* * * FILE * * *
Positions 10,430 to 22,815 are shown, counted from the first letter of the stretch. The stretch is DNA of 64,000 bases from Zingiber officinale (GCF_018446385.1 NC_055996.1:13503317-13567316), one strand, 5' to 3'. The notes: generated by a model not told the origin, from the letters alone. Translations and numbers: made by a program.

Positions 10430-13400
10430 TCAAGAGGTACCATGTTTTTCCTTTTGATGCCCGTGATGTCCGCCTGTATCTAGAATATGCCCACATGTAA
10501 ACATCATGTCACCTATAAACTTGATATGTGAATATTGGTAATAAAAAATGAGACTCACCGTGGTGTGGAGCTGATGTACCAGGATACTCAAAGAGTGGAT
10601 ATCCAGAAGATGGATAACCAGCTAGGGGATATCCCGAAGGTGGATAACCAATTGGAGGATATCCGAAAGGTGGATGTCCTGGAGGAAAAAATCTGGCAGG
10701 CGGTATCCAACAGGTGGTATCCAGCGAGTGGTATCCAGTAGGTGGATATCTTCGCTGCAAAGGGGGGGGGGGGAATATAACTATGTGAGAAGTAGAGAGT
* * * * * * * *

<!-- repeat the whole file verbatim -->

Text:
Positions 10,430 to 22,815 are shown, counted from the first letter of the stretch. The stretch is DNA of 64,000 bases from Zingiber officinale (GCF_018446385.1 NC_055996.1:13503317-13567316), one strand, 5' to 3'. The notes: generated by a model not told the origin, from the letters alone. Translations and numbers: made by a program.

Positions 10430-13400
10430 TCAAGAGGTACCATGTTTTTCCTTTTGATGCCCGTGATGTCCGCCTGTATCTAGAATATGCCCACATGTAA
10501 ACATCATGTCACCTATAAACTTGATATGTGAATATTGGTAATAAAAAATGAGACTCACCGTGGTGTGGAGCTGATGTACCAGGATACTCAAAGAGTGGAT
10601 ATCCAGAAGATGGATAACCAGCTAGGGGATATCCCGAAGGTGGATAACCAATTGGAGGATATCCGAAAGGTGGATGTCCTGGAGGAAAAAATCTGGCAGG
10701 CGGTATCCAACAGGTGGTATCCAGCGAGTGGTATCCAGTAGGTGGATATCTTCGCTGCAAAGGGGGGGGGGGGAATATAACTATGTGAGAAGTAGAGAGT